Arthritis (Joint Pain) After Pregnancy: Causes And Tips To Manage

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Arthritis is a condition characterized by stiffening and swelling of joints resulting in decreased range of motion. Although this is a common geriatric problem, arthritis after pregnancy may occur in a few women. This condition could be due to physical changes after pregnancy and childbirth. It may be present for a few weeks or a few months after pregnancy. Postpartum arthritis may cause a lot of discomfort to the mother, and hence knowing the right treatment and caring measures could be helpful. Continue reading the post for more information.

Is Arthritis Common After Pregnancy?

Arthritis is common in people of all ages. It may aggravate after pregnancy and a few women are likely to experience arthritis flare-ups for some time after delivery (1). They may have postpartum joint pains in their wrists, hands, ankles, and feet.

Causes Of Arthritis After Delivery

New mothers may have postpartum joint pains or arthritis for the following reasons.

  • During pregnancy, most autoimmune diseases, such as rheumatoid arthritis or psoriatic arthritis, go into remission because of the vigorous antibody and cell-mediated immune responses. The symptoms may again flare up after pregnancy (2).
  • The immune system usually becomes stronger after pregnancy. The overactive immune system may lead to pre-existing allergies or autoimmune diseases such as rheumatoid arthritis (RA), lupus, or psoriatic arthritis (3).
  • Age, genetics, obesity, physical inactivity, smoking, infections, occupation, and diet deficiencies may also lead to arthritis flare-ups during the postpartum period (4).

What Should You Do If You Have Postpartum Joint Pain or Arthritis?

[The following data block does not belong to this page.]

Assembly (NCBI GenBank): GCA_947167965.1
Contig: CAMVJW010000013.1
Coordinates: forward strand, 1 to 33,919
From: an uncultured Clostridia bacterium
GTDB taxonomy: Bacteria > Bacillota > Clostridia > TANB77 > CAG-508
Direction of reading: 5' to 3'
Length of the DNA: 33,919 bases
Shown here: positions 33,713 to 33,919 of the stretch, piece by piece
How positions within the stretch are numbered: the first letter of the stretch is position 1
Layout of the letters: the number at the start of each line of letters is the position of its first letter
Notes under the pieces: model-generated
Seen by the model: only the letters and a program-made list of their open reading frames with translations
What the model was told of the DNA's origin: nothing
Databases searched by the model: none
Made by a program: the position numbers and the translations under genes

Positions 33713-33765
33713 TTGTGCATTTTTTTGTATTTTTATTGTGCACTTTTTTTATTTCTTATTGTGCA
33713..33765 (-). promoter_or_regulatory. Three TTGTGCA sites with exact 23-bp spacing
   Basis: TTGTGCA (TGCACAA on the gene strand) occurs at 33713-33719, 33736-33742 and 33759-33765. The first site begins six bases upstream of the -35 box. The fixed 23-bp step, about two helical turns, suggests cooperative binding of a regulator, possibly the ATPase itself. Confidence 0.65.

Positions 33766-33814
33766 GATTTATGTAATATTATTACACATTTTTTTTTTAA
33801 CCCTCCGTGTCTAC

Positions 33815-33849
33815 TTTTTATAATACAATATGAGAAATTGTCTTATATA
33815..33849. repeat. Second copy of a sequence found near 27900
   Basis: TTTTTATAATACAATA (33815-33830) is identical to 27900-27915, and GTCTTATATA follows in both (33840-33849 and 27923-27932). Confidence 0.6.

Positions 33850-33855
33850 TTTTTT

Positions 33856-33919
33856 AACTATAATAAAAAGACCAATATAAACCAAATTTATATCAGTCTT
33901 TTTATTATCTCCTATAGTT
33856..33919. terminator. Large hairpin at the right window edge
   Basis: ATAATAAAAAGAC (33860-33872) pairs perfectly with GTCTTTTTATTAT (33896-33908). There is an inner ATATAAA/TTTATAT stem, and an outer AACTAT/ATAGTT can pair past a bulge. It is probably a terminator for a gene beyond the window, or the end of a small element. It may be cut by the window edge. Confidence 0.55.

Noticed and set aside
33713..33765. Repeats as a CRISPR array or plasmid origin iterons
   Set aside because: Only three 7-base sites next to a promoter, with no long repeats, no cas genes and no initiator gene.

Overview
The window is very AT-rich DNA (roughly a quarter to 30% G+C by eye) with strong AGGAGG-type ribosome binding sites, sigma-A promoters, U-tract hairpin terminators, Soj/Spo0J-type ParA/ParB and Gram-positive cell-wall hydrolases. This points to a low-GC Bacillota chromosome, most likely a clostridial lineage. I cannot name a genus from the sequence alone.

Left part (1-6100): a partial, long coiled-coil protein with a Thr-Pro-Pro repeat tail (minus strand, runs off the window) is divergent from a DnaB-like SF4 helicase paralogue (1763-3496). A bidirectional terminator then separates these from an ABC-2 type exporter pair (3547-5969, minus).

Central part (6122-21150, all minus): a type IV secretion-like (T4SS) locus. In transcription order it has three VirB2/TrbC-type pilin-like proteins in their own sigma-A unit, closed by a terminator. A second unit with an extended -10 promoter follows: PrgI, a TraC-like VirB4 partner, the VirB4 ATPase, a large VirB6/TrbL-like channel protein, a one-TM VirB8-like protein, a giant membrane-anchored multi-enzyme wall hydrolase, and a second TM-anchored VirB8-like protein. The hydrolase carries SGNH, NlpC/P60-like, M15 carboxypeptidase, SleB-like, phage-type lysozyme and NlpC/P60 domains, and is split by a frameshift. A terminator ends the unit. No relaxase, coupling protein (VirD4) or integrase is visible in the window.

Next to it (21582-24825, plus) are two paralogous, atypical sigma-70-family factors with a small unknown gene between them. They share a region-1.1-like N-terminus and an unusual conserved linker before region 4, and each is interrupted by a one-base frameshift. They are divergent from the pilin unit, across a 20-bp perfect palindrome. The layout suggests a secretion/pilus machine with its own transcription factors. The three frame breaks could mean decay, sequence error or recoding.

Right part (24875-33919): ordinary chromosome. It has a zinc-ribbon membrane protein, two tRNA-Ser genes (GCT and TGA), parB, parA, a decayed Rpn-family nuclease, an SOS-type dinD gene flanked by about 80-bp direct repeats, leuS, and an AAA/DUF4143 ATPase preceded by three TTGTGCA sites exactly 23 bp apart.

Some measures that might help in managing and treating postpartum joint pain or arthritis are:

  1. See a doctor: Seek medical help if you already have arthritis. The doctor may give treatment to minimize pain, reduce joint damage, and improve the quality of life. You could only achieve them through regular follow-ups and by following the recommended treatment.
  1. Have a balanced diet: Work out a healthy diet plan with your nutritionist. Include low-calorie, low-fat foods, and plan your meals and snacks in a way that you are having a balanced diet.
  1. Manage your weight: Losing the excess weight and maintaining a healthy weight could be helpful if you have arthritis. It can lower the stress on joints, especially the hips and knees. Being overweight may also increase the risk of having arthritis.
  1. Stay active: Being physically active could relieve you from pain and improve your mood. It also decreases your chances of developing chronic conditions such as diabetes, hypertension, and heart disease.
  1. Improve your self-management skills: You may join a self-management education program to learn skills to manage arthritis. It could help you gain control over your health, manage pain and its symptoms, reduce stress levels, improve mood, and communicate better with your doctor (5).
  1. Wear correct size comfortable footwear: Avoid high heels. Ensure the sole is soft and gives adequate cushioning.

Can You Get Rheumatoid Arthritis After Pregnancy?

There is a risk of developing autoimmune diseases such as rheumatoid arthritis after pregnancy. Although there is no substantial evidence to support this claim, there is a belief that complex hormonal and immune-related shifts occur during and after pregnancy.  This could be a plausible reason for an increase in the rate of rheumatoid arthritis after pregnancy (6). However, pregnancy alone need not be a reason for getting RA, as other factors such as genetics play a more important role.

Does Breastfeeding Make Rheumatoid Arthritis Worse?

Breastfeeding may not worsen rheumatoid arthritis. But some mothers with RA may have severe pain while holding the baby for breastfeeding.

Does Postpartum Arthritis Go Away?